"There's some other very key messages that need to be adhered to and that is as the danger passes completely and that will happen for most places overnight, and in to tomorrow morning, we need people, if they possibly can, to stay off the roads, because emergency service vehicles and personnel will need to be going into all areas as quickly as possible," Commissioner Stewart said. 

Sailing boat sunk at Sarina Beach
Sailing boat sunk at Sarina Beach

Please take note if you don't need to go out, don't."

Commissioner Stewart also warned of hoarding. 

"There will be lots of personnel coming in to the damaged areas to do risk assessment," he said.  

"I'd ask people to keep note of those individuals. The last thing we also wanted is any person who takes advantage of the situation for looting purposes.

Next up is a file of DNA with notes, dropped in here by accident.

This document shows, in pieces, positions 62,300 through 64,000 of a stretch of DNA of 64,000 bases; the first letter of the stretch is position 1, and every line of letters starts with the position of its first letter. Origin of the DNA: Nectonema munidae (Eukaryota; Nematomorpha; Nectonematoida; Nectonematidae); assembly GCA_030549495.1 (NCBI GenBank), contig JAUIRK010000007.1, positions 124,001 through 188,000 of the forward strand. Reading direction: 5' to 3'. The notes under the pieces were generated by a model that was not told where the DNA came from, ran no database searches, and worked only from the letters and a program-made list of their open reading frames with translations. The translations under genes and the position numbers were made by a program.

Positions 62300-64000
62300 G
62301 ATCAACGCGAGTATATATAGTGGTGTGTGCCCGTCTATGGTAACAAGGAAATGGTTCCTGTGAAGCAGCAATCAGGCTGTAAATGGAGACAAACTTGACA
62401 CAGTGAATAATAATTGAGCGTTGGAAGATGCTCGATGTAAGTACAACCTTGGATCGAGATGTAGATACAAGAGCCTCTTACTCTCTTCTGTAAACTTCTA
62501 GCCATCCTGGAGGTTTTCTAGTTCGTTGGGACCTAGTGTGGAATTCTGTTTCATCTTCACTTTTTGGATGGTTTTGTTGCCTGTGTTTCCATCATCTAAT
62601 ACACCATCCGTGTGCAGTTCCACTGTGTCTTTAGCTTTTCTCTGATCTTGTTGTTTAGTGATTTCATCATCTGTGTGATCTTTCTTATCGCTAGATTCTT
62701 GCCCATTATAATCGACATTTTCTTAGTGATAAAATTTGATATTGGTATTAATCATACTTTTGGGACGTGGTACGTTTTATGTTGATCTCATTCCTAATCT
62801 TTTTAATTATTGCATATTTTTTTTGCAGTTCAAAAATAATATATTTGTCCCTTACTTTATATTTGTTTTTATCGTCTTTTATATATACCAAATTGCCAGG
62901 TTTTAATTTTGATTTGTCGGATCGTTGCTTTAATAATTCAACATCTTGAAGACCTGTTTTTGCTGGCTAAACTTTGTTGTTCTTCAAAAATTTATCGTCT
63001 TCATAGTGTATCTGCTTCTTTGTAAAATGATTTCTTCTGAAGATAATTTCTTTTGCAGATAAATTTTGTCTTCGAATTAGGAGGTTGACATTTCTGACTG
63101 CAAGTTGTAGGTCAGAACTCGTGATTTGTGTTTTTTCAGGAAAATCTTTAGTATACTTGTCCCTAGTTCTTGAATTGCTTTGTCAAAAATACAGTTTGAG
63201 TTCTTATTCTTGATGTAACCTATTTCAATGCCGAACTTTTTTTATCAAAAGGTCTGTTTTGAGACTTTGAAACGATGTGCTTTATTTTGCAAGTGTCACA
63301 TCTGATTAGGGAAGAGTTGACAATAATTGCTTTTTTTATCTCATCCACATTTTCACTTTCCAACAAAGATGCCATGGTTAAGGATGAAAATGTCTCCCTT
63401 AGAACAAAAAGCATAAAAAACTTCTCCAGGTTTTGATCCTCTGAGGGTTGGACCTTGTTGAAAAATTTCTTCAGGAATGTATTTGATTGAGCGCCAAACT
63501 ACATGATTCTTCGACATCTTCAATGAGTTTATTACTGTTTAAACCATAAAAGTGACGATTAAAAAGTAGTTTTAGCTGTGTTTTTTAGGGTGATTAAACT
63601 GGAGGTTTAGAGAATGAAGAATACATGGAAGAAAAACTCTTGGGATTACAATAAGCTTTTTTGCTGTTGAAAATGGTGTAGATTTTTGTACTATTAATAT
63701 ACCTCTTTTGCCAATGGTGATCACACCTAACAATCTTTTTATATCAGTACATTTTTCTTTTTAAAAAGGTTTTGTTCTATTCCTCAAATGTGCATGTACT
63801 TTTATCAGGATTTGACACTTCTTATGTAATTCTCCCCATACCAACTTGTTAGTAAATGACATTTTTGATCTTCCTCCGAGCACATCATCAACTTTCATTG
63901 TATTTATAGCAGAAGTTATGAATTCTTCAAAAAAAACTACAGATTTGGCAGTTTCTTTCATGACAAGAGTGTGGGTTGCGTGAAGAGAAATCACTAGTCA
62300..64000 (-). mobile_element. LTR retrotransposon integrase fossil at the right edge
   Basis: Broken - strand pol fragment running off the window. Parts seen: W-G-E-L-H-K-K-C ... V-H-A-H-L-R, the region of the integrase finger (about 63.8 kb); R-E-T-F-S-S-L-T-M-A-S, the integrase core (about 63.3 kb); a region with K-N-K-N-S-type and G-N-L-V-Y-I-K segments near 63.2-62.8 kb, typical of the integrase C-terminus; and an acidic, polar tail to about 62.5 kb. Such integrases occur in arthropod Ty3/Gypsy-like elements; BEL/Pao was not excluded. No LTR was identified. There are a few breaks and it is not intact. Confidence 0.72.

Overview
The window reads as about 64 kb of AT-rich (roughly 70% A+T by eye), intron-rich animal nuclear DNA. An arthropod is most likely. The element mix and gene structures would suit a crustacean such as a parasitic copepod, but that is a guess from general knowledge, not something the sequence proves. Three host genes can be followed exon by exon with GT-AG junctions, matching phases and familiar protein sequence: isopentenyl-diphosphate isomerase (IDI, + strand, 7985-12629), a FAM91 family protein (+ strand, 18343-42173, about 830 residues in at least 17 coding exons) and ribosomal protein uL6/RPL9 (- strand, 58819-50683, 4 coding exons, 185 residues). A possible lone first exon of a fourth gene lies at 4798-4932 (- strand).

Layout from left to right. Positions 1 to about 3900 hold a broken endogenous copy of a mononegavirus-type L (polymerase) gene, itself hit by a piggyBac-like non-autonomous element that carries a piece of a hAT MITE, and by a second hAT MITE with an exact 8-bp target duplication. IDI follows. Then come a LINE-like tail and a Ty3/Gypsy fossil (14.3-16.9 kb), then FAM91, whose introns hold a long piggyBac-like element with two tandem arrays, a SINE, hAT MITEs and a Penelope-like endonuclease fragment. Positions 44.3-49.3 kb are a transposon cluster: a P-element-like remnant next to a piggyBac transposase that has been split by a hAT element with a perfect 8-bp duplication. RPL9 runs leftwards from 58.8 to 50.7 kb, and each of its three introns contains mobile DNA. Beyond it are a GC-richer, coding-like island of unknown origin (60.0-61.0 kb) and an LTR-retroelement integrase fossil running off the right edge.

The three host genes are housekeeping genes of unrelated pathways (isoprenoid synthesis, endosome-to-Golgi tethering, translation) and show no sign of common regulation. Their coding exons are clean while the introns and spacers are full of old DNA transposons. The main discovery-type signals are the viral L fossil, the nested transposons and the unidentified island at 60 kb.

And we ask, if you see someone who you suspect, please take photos and provide them to police immediately."

The news comes as a flood warning comes into play for most of the Queensland coast - all the way from north of Mackay to the New South Wales border. 

The cyclone is now forecast to track inland bringing rain to regions around Emerald before turning back towards the the east and hitting the Fraser and Sunshine Coasts on the weekend. 

EARLIER: THE latest information from the Bureau of Meteorology shows the small town of Proserpine is now more or less directly in the eye of Tropical Cyclone Debbie. 

The latest tracking map from the BOM
The latest tracking map from the BOM

Latest weather observations show that while winds in Proserpine are still immensely strong they have dropped back slightly - the latest reading shows gusts up to 137km/h where at midday the same station showed a reading of 159km/h. 

The next towns in line to cop the centre of the storm are Midge Point and Collinsville, however, the system is expected to a category one cyclone by the early hours of tomorrow morning. 

By that point it's forecast to be half way between Collinsville and Mount Coolon. 

EARLIER: CYCLONE Debbie has made landfall between Bowen and Airlie Beach, after smashing Hamilton Island.